Cameron and Miliband unite to oppose Scots independence

David Cameron said the SNP did not want to discuss the effects of a break-up

David Cameron and Ed Miliband have jointly urged Scotland to reject calls for independence if a referendum is held on the subject.

The prime minister told MPs he believed "passionately" in the Union, while the Labour leader said its break-up would be damaging to the UK's economy.

Scotland's First Minister Alex Salmond has said he will hold a referendum on independence in autumn 2014.

But the coalition says any a vote would be unlawful without their approval.

The Conservatives, Liberal Democrats and Labour are opposed to Scottish independence and the leaders of all three parties have promised to fight against the cause championed by Mr Salmond's Scottish National Party (SNP).

The Scottish government insists it can go ahead with a referendum without the need for a law to be passed at Westminster - but the coalition disputes this.

At Prime Minister's Questions, Mr Cameron called for cross-border talks with Scottish ministers in an effort to end the constitutional dispute.


He told MPs: "I passionately believe in the future of our United Kingdom. I passionately believe we are stronger together rather than breaking apart."

SNP position Unionist position

Wants the referendum in the autumn of 2014

Wants the referendum "sooner rather than later"

Backs a "yes/no" ballot but is open minded on including a second "devo max" question

Wants a one question "yes/no" ballot

Wants 16 and 17-year-olds to be able to vote in the referendum

Backs the status quo with 18 and over able to vote

Wants a special commission to conduct the referendum

Wants the Electoral Commission to oversee the vote

He added: "But we have to respect the fact that Scotland voted for a separatist party at those Scottish parliamentary elections, so the first thing it is right to do is to make clear the legal position about the referendum."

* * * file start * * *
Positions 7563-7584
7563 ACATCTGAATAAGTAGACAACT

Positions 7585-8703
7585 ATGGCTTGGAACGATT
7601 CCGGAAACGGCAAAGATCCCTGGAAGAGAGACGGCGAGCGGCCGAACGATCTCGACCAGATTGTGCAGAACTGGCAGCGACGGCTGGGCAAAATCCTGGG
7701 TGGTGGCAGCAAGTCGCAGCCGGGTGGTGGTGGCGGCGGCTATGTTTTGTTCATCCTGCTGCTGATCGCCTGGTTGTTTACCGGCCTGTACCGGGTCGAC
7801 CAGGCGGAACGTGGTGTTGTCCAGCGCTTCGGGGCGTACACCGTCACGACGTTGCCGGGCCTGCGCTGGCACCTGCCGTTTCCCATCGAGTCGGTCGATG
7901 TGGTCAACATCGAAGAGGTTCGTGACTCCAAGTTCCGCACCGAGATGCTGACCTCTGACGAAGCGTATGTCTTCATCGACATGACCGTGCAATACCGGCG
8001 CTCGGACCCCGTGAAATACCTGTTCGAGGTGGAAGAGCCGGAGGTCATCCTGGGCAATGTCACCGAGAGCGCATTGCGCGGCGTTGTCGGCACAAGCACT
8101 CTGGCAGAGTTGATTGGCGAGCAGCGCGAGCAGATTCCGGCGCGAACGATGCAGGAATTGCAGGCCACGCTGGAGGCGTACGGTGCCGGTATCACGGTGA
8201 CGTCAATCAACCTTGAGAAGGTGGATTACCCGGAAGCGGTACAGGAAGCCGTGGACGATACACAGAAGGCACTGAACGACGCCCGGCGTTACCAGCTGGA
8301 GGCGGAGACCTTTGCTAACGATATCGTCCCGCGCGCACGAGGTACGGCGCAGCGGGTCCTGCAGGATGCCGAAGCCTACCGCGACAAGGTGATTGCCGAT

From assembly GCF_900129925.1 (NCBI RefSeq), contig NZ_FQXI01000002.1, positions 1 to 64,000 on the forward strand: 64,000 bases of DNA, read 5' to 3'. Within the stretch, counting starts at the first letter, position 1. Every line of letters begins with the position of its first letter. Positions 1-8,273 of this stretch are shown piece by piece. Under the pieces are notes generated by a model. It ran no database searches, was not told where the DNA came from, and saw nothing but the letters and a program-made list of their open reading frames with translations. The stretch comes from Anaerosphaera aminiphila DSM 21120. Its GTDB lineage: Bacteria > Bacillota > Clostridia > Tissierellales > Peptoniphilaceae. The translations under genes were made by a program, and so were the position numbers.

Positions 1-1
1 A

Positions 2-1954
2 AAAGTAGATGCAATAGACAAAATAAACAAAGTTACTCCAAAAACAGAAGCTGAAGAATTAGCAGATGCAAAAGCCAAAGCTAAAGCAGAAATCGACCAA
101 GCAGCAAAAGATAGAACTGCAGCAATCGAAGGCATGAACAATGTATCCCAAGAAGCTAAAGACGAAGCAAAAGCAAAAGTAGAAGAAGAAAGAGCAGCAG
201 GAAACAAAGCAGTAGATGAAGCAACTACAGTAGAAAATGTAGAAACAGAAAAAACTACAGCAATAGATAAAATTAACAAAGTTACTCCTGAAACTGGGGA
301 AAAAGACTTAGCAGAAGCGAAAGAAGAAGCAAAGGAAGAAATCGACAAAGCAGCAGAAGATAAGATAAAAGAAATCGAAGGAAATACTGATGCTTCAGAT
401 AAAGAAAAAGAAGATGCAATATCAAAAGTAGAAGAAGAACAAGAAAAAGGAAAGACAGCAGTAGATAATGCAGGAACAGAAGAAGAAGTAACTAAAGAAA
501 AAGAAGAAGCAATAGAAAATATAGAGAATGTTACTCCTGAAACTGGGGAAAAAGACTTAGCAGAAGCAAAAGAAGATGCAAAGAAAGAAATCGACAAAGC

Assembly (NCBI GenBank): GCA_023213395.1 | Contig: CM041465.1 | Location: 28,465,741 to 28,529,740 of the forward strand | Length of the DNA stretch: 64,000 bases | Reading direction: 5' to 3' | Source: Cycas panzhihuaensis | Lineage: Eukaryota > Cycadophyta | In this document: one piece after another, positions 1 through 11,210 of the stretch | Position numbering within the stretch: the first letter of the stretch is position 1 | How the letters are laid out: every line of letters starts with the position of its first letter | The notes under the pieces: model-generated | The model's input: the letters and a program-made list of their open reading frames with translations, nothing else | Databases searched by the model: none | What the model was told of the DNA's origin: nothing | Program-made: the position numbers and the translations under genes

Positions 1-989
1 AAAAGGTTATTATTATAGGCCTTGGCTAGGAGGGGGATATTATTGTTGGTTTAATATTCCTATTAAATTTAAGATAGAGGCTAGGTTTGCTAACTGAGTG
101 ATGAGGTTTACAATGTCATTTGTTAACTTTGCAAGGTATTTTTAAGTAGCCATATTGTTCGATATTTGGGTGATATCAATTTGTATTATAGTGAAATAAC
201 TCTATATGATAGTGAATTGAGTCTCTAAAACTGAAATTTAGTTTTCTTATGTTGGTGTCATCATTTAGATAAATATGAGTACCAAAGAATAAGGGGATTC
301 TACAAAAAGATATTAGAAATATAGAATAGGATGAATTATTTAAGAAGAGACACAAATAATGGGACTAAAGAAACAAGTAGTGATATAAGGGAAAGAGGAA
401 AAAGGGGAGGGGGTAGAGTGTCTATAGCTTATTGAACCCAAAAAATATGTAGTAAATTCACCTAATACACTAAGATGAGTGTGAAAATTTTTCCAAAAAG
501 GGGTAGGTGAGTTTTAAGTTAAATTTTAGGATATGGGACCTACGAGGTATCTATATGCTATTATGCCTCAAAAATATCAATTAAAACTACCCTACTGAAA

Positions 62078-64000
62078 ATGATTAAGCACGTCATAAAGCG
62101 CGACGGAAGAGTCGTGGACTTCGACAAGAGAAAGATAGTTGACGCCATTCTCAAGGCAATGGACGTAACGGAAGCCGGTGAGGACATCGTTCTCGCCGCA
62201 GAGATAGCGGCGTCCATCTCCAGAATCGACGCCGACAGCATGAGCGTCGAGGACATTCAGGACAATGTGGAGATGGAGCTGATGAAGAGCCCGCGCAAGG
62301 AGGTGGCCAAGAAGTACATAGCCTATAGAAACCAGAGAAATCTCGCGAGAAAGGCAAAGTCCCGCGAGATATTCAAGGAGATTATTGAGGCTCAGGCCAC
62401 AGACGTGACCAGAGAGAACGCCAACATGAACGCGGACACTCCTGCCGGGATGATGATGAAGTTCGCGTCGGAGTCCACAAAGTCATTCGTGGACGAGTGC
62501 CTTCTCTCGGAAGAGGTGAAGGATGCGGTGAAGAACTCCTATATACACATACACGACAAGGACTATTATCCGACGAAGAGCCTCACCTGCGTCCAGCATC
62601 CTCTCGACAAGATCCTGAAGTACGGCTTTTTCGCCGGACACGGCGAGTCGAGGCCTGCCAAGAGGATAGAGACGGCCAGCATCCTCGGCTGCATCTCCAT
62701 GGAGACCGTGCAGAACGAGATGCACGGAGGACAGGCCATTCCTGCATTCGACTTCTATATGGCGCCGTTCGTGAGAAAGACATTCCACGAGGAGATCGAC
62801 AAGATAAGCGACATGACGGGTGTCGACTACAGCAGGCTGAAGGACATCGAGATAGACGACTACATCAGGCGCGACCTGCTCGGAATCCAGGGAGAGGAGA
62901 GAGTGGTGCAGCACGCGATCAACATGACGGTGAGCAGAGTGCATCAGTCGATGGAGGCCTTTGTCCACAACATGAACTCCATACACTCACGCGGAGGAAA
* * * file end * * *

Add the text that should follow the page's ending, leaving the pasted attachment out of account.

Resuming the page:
"Too many in the SNP are happy to talk about the process; they don't want to talk about the substance.

"It's not a referendum they want; it's a never-endum. Let's have the debate and let's keep our country together."

Mr Miliband agreed, telling the Commons: "We are stronger together and weaker apart."

He called for "immediate cross-party talks" in Scotland about the timing of the vote and the nature of the "single question" which would be asked in a referendum.


Scotland's First Minister Mr Salmond said he wanted a referendum "which is built and made in Scotland, produced by the Scottish Parliament and offered to the Scottish people".

He said the SNP - which won a majority at Holyrood last year - would "never rule out talking to anyone", but insisted the party already had the mandate to act.

Most people would think the proposals so far were "fair enough" and would wonder why "the PM would want to trample over Scotland in size 10 boots", he told the BBC.

He accused Mr Cameron of "wanting to set the ground rules for our referendum despite the fact it has got no mandate whatsoever for doing so".

The SNP says it is "entirely confident" of its plans to bring in a Referendum Bill setting up a vote for autumn 2014.

But the Westminster government argues that any referendum should take place "sooner rather than later" and says the power to hold a referendum is "reserved" to Westminster under devolution laws passed in 1998.

If Westminster and Holyrood fail to resolve the legal issue it could end up being ruled over by the Supreme Court.

Meanwhile, Mr Salmond has dismissed suggestions that an independent Scotland might have to give up the pound and join the euro as "the stuff of nonsense".

"We would stay with sterling until the people of Scotland decided otherwise in a referendum," he told BBC Two's Newsnight.

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